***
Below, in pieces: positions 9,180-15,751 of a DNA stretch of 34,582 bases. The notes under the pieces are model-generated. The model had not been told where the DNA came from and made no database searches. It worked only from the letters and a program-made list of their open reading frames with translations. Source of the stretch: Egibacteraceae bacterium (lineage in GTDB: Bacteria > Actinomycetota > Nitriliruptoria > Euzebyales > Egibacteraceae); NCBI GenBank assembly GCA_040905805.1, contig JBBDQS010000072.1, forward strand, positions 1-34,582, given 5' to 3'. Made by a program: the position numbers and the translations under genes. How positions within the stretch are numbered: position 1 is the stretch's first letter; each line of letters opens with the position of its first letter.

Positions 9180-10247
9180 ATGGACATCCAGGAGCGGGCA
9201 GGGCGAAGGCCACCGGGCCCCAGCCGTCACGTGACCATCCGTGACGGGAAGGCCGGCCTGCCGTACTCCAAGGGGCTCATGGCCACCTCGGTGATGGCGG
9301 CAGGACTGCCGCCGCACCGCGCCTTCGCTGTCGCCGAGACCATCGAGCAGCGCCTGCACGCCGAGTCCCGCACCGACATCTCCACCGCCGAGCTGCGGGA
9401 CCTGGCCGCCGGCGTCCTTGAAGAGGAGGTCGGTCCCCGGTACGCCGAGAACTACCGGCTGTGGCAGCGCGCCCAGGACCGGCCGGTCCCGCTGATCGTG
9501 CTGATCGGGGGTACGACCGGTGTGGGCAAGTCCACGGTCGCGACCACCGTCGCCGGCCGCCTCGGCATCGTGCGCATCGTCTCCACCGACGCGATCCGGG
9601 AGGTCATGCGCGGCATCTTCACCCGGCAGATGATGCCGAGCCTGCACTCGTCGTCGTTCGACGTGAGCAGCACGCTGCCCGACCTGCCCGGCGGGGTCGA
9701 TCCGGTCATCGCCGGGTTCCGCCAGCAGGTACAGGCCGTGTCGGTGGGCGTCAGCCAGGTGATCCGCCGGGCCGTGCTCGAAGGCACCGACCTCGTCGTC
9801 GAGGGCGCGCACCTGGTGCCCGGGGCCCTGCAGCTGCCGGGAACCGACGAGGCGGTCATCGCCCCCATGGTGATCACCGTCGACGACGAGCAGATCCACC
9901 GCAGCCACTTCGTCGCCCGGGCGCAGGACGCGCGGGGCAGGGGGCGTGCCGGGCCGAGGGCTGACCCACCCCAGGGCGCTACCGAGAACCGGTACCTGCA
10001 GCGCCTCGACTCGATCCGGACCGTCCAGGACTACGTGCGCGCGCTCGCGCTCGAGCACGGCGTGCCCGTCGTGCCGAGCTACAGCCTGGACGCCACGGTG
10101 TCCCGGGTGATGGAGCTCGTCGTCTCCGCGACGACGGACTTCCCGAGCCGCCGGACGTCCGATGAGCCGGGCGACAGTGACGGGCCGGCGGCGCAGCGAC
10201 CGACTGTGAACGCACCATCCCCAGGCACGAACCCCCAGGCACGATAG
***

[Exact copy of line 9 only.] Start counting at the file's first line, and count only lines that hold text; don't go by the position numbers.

9701 TCCGGTCATCGCCGGGTTCCGCCAGCAGGTACAGGCCGTGTCGGTGGGCGTCAGCCAGGTGATCCGCCGGGCCGTGCTCGAAGGCACCGACCTCGTCGTC